It is the 15th of August. India is bathed in the colours of the tricolour- saffron, white and green- as it celebrates its anniversary of freedom from the British imperial powers. From dawn to dusk, you hear patriotic songs being played from each loud speaker, radio and television screen.
I reflect on how the trend of patriotic songs has changed through the decades. The songs of the era just before and after independence were full of meaning, set to a rhythmic throbbing tune and most importantly, easy to sing along. Remember Qadam qadam badhaye ja, which was Subhash Bose’s Indian National Army’s marching song. Or Muhammad Iqbal’s still popular Saare jahaan se achcha, whose immortal words still make sense.
Maẕhab nahīṉ sikhātā āpas meṉ bair rakhnā Hindī haiṉ ham, wat̤an hai Hindositāṉ hamārā
Then the Hindi film industry took over. And patriotism became Lata Mangeshkar’s melodiously rendered Ae mere watan ke logon. Few were able to sing at her high pitch, but the strains of her voice famously brought tears to Nehru’s eyes. The song was written by Kavi Pradeep. But Pradeep has written other gems which I love more. These are the inspiring: Door hato ae duniya walon, De dee hamein aazaadi bina khadag bina dhaal or Chal chal re naujawan. My personal favourites are Aao bachhon tumhein dikhayein jhaanki hindustaan ki and Insaaf ki dagar pe bachchon dikhao chal ke. We have sung these in school year after year, and they still roll off our tongues easily.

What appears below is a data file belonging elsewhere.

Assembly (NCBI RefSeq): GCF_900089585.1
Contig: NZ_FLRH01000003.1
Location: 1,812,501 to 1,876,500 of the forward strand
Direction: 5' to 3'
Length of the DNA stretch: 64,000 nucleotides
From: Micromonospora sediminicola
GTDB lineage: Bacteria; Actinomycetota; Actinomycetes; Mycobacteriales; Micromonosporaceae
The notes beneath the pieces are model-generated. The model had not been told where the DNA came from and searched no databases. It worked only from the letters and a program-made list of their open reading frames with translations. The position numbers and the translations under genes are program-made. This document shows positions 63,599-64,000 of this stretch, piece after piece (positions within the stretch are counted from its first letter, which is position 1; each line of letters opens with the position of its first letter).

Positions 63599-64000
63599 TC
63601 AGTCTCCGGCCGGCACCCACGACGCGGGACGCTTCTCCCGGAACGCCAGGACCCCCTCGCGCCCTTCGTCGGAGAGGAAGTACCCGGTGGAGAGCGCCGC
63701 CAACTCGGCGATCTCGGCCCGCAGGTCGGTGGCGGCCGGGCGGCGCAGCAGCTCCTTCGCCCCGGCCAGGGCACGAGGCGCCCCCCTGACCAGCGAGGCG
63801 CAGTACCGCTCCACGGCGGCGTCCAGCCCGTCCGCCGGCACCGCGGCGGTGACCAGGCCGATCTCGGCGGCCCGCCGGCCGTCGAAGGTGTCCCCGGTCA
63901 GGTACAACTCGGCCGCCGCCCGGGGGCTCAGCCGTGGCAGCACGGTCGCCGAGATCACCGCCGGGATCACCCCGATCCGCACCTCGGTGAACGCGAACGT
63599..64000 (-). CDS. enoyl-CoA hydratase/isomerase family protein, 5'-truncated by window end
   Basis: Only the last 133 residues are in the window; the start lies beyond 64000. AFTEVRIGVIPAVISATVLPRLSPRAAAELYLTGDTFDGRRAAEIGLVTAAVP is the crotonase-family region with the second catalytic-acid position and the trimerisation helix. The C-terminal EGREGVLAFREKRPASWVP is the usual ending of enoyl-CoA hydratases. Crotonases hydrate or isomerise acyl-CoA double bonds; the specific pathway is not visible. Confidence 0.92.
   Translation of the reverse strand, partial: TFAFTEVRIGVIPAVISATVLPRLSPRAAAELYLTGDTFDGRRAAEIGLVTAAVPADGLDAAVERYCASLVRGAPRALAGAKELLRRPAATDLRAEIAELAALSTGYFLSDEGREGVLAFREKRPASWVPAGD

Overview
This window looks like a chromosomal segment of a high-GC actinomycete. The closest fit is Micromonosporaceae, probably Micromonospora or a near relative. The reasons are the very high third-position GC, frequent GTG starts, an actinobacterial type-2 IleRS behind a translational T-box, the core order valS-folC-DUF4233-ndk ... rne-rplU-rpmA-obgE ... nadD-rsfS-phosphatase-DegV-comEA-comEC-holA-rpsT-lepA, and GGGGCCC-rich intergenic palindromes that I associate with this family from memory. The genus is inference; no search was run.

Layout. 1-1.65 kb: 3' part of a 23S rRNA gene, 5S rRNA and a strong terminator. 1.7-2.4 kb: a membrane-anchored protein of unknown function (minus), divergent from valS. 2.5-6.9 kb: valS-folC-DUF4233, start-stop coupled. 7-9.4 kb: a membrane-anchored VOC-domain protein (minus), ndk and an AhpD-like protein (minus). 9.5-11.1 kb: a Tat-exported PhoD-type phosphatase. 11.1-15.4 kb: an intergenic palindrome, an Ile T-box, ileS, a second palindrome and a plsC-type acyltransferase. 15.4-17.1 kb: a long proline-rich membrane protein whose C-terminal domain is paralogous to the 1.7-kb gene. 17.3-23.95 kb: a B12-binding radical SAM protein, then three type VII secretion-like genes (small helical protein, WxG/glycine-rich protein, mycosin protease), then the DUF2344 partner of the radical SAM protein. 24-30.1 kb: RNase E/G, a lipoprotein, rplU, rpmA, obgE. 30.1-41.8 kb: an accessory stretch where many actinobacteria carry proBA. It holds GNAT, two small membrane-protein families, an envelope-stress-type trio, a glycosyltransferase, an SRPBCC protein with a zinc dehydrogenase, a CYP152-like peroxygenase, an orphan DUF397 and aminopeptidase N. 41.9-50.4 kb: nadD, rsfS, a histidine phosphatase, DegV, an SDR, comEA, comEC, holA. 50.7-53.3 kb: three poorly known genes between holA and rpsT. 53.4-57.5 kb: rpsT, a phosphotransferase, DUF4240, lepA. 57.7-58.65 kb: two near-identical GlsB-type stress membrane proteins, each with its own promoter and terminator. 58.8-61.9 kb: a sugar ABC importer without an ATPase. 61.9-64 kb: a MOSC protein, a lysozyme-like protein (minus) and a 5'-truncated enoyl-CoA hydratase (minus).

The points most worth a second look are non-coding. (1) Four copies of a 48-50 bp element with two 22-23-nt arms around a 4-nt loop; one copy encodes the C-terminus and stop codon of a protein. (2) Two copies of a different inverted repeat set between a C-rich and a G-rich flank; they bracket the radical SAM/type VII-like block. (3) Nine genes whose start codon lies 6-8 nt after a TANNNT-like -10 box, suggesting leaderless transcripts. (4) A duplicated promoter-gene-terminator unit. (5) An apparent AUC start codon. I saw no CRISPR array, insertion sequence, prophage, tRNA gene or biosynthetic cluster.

Dilip Kumar’s Yeh desh hai veer jawaanon ka still makes it to the charts every national day. I love the throbbing tunes of Chhodon kal ki baatein,Ae watan tujhko meri kasam, Apni aazaadi ko hum, Jahaan daal daal par sone ki chidiya and Mera rang de basanti chola though they were written in the 1960s. With the exception of the two songs which set off his career as Mr Bharat, Mere desh ki dharti sona ugle and Sarfaroshi ki tammana, Manoj Kumar’s songs are less famous. Hai preet jahaan ki reet sadaa and Zero diya mere bharat ne don’t have easy lyrics.
The trend of writing patriotic songs continued through the decades. But the words no longer were as memorable. We never remembered them beyond the first verse. Remember the lyrics of Dil diya hai jaan bhi denge from Karma? These days patriotism is rendered through songs of AR Rahman. Even on my trip to the Wagah border, songs by AR Rahman were played incessantly. But ever tried singing Maa tujhe salaam or Yeh jo desh hai mera? The music is great, the lyrics aren’t. And certainly not easy to sing aloud. Everyone goes off key.
I yearn to sing new songs with meaningful lyrics and easy tunes. At the Kendriya Vidyalayas when we were studying, they started the trend of teaching us one patriotic song in each national language. And it was delightful to sing along in Malayalam, Assamese, Sindhi or Telugu. Even today, when we meet KV students who are decades junior, these songs creep into our conversations and invariably Janmakarini Bharatam, He muhinjo watan or Aakash Ganga are mentioned.
At Sevagram, at the Mahatma Gandhi Institute of Medical Sciences, it is a trend to ask students (either academic or sports achievers) to hoist the tricolour on Independence and Republic Day.
Today as I watched young Srushti Jadhav, our final year student, do the honours, there was hope that the country will be safe in the hands of the future generation. As Pradeep would have said: Hum layein hain toofan se kashti nikaal ke, is desh ko rakhna mere bachchon sambhaal ke.